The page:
Long-awaited improvements in real estate will make this fall’s economy along the Grand Strand better than a year ago, though uncertainty will continue to weigh on consumers, economists said.
“Things seems to be getting better in this region, particularly since housing is finally starting to rebound,” said Rob Salvino, research economist at Coastal Carolina University. “Once that picks up more and builds a more stable footing, it becomes more noticeable. That’s what’s been dragging.”
The Grand Strand’s tourism-dependent economy slows down after the busy summer season, with fewer visitors and fewer employees on the payrolls. Still, the overall economy is better than a year ago, economists agree, but uncertainties this fall will leave consumers keeping their dollars in the bank instead of spending -- which is a key part of the economy.
“People aren’t spending it,” said Paul Lehman, chief investment officer for First Citizens bank who tracks the economy. “There’s just enough to keep us distracted.”
The presidential election in November, the crisis in Europe and U.S. lawmakers’ decision on scheduled tax increases and spending cuts leaves too many questions for consumers to feel comfortable opening their wallets or businesses expanding or hiring, Lehman said.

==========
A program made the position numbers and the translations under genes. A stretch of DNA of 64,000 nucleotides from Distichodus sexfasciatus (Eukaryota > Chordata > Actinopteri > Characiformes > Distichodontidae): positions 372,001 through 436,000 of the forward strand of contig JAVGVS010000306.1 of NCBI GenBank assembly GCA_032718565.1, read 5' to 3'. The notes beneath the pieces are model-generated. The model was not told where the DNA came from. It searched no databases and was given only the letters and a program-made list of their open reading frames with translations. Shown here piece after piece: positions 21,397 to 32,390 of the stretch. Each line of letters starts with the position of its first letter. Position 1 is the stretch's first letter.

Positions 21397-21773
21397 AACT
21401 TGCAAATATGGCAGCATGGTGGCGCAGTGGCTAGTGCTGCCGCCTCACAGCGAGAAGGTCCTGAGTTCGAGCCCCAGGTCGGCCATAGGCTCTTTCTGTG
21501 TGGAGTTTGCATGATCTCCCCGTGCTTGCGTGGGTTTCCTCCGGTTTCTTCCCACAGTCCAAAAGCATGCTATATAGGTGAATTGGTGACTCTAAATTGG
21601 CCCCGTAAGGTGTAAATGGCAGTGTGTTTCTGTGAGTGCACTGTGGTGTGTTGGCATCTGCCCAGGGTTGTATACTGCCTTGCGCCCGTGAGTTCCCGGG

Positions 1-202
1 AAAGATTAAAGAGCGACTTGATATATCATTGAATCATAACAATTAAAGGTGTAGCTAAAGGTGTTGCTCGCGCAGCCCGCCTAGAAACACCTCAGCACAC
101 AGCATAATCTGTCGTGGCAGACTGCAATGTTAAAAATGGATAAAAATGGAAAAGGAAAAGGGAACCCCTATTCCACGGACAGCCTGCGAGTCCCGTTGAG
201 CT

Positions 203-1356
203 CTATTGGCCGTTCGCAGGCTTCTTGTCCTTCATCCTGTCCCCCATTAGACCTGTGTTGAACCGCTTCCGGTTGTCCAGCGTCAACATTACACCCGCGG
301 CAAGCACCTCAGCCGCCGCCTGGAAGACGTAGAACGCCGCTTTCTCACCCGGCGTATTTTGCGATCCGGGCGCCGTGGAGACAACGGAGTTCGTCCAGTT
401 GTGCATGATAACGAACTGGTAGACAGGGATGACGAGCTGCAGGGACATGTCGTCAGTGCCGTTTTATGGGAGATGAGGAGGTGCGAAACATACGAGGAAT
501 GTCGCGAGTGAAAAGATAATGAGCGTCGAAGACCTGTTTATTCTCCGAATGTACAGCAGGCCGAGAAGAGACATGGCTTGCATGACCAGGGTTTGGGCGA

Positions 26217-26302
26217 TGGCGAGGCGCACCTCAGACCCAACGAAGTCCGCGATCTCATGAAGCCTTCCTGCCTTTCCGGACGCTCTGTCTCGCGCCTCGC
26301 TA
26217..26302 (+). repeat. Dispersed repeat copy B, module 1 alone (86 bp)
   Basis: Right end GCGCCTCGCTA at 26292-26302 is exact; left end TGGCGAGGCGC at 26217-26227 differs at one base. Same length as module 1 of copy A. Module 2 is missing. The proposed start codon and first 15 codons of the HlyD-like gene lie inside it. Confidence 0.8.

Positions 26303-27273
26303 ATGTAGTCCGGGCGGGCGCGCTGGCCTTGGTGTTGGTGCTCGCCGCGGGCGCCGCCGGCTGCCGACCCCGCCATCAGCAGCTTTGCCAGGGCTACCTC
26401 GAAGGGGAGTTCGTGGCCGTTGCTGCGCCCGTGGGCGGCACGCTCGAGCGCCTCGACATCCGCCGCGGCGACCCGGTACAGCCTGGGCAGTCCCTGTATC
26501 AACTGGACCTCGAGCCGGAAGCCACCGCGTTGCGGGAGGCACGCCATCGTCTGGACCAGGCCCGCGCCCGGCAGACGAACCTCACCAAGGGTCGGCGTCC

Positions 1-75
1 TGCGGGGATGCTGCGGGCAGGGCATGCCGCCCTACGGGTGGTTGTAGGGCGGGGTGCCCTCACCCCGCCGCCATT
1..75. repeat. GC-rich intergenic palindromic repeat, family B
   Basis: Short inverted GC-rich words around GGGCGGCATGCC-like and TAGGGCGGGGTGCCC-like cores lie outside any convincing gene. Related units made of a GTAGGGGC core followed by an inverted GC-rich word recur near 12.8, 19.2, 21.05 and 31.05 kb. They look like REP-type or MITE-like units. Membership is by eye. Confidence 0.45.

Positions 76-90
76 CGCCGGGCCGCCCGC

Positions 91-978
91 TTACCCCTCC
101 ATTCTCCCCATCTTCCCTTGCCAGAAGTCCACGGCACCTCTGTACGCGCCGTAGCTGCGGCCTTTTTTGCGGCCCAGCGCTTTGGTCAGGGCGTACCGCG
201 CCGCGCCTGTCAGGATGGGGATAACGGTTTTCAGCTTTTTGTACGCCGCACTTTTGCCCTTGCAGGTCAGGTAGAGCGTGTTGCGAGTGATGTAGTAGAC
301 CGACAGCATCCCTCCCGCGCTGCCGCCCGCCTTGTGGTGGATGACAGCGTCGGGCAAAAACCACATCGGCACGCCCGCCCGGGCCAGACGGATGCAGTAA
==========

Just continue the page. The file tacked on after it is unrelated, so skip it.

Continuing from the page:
“It’s going to be better than last fall but disappointing on the whole,” he said. “There are just so many distractions right now. People are reticent to go out and spend.”
Despite the short-term blips this fall, longer-term trends are positive, Lehman said.
“Although we are not growing as much as we’d like, we are still growing,” he said.
Inventory of houses for sale along the Grand Strand have started to dwindle, and prices are starting to tick up again after plummeting because of the large supply of cheaper foreclosures and short sales -- positive signs for an industry that has struggled for years, Salvino said.
Nationally, real estate has shown steady progress, with new home sales up, builder confidence at its highest level in more than six years and increases in home prices.
“There’s positive movement in the housing sector,” Salvino said. “It’s actually on its way back up. It’s just simply the beginning of a recovery.”
But Lehman said expectations for improvements in real estate might be too high.
“We are still hopeful that housing has come back,” he said. “We are probably ripe for some disappointment there.”
Unemployment will grow as usual this fall with the end of the busy summer tourism season, but more residents along the Grand Strand will be employed this fall than last fall, according to Salvino’s forecast.
About 3,000 more residents in Horry and Georgetown counties will have jobs during September, October and November than the same three months last year, according to Salvino’s forecast. He anticipates some construction jobs might also return if housing continues on a projected path of improvement and more stability.
Educational institutions and hospitals in the area are two of the segments generating some of the new jobs.
“Jobs just continue to grow slowly,” Salvino said.
The holiday season should bring more jobs, though temporary. Retailers already have started gearing up for the holidays, with layaways starting and merchandise out earlier than ever. Kohl’s said last week it plans to hire about 52,700 people for the holiday season, up more than 10 percent from last year.